1. Points are awarded for converting a simple task into a chaotic one.
  2. There is no finish square. The game is ongoing.
  3. Children play as a team. Usually they tag in and tag out at select moments to lead Mummy into a false sense of security.
  4. Usually children take turns, but they regularly alter the order of play to provide maximum confusion.
  5. If at any point, Mummy appears calm and is danger of either completing a job or finishing a sentence, then immediate action must be taken by one of them.
  6. You win bonus points by throwing yourself on the floor.

This morning my children were definitely playing. I was feeling super positive when I woke up this morning. This feeling of optimism was maintained for at least the first six minutes of the day. Then youngest son played his first move: the cry and wriggle. This is where you cry and refuse to be comforted. The louder the better – this way you have more chance of waking your brothers. You don’t want milk, you don’t want to play with your toys and you don’t want cuddles. You do want to be held in a standing position, in the kitchen, with a plastic spoon. It only took an hour or so for Mummy to establish this and make her comeback.

Eldest son wasn’t hanging around though, and quickly made his move: the whine and stall. This involves taking a standard situation, such as putting your socks on then adding more drama to it than you’d expect from an Eastenders Christmas special. He played well, successfully delaying us just long enough to mean he got to take bike to school instead of walking, but not so long that he would miss any of his cherished school time. While my eldest was was having a tantrum about not wanting to wear his raincoat (on a rainy day), his siblings were being saintly. Youngest son smiled sweetly at me as if to say that he would never sulk like that (conveniently forgetting a moment earlier) and middle son was ridiculously obliging and polite, whilst simultaneously providing a running commentary about the good things he was doing in contrast to his naughty big brother.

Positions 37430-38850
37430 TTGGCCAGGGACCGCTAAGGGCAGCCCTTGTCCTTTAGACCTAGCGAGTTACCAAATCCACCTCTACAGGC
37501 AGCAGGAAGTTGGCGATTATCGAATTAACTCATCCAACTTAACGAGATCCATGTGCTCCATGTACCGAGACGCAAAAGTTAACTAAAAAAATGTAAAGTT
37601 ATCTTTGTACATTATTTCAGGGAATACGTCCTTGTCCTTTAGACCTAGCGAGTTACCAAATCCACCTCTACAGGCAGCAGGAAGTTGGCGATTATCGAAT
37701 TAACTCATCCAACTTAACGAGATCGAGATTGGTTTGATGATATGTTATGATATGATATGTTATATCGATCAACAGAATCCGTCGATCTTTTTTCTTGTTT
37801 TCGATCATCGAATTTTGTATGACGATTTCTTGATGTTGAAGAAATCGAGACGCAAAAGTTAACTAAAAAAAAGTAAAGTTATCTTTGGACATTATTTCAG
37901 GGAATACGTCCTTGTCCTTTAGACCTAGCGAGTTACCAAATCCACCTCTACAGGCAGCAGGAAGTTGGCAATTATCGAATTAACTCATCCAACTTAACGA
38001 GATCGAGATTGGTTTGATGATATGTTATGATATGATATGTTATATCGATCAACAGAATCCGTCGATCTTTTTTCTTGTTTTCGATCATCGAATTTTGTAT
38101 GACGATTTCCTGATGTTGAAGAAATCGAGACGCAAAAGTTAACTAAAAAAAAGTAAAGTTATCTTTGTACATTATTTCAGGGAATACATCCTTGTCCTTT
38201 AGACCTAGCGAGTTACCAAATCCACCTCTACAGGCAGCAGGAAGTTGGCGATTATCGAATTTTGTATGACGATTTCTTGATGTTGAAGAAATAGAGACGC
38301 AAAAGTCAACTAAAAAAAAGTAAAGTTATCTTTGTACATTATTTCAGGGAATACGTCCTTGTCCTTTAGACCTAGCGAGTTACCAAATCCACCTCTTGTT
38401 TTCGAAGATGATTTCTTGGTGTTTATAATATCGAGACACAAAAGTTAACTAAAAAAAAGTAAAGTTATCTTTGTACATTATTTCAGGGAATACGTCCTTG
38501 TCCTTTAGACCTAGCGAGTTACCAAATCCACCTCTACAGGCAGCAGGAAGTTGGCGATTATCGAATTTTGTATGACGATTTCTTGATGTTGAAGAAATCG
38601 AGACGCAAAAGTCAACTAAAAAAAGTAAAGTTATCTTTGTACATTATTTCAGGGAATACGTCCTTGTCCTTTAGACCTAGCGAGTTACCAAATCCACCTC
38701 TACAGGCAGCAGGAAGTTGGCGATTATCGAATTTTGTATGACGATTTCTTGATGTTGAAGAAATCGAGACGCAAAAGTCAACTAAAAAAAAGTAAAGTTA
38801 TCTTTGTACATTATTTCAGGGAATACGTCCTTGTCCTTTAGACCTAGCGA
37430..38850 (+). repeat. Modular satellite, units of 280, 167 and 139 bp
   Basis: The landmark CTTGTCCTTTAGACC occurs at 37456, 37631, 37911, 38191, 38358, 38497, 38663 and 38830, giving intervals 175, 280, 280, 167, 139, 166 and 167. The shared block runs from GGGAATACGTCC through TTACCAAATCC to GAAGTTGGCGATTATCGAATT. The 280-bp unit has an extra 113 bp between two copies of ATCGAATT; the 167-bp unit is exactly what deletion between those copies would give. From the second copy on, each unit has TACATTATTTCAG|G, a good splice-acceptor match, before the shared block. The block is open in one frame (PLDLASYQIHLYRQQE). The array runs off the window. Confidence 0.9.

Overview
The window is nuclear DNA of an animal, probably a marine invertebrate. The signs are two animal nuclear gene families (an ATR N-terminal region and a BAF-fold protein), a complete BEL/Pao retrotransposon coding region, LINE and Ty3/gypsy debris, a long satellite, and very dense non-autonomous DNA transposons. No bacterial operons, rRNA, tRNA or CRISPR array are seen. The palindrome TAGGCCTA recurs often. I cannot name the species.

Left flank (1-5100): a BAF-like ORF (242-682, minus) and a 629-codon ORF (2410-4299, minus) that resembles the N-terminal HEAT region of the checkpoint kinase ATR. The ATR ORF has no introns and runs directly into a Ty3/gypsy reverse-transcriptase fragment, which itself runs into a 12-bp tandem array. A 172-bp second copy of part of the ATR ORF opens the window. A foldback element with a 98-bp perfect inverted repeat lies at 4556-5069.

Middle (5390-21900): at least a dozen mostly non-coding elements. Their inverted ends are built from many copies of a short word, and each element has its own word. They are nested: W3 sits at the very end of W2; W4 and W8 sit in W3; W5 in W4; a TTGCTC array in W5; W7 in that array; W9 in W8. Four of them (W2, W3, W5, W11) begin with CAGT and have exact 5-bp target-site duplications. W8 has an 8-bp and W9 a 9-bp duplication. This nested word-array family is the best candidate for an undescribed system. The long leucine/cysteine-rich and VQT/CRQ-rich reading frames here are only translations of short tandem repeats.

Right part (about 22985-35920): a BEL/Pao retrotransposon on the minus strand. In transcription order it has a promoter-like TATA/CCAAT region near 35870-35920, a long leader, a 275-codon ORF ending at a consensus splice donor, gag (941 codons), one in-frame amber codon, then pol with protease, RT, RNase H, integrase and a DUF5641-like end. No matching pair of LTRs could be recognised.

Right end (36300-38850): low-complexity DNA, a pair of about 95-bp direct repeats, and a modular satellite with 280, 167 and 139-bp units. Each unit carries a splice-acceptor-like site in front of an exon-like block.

After an extended school run, complete with mini adventure, I took middle son to his beloved playball session. Within minutes of starting, he decided to take his turn: the squawking magnet. This move is one of his personal favourites and involves getting as close to Mummy as possible (parents aren’t entitled to their own share of oxygen after all) and forgetting how to use any sort of independence. It starts simple, you simply run over to Mummy every 2 minutes or so at full speed – just to see if you can catch her off guard and knock her to the ground – a loving type of rugby tackle. Around this point, his voice goes all high pitched and instead of using standard sentences, he precedes everything he says with the term ‘Mama’, in a manner which only his baby brother would be proud of. It then progresses to Mummy needing to be within 30 cm of you at all times. This is particularly difficult when Mummy blends in amongst a group of preschoolers in much the same way as a shark would blend in amongst the goldfish in your fish bowl. It also makes running, jumping and striking a tennis ball rather tricky. Finally, he moved on to the third stage, refusal to comply with any instruction and expecting everything to be done for him – perfectly acceptable when you are 4 months old but a touch mortifying when you’re 4 years old.

Luckily for me, breaks in play are as essential in this game as they are in an extended version of monopoly. Therefore the boys are currently back to their lovely selves. One is playing beautifully on his own, one is exploring the room managing to insert only toys in his mouth and one is at school – possibly doing maths – his happy place.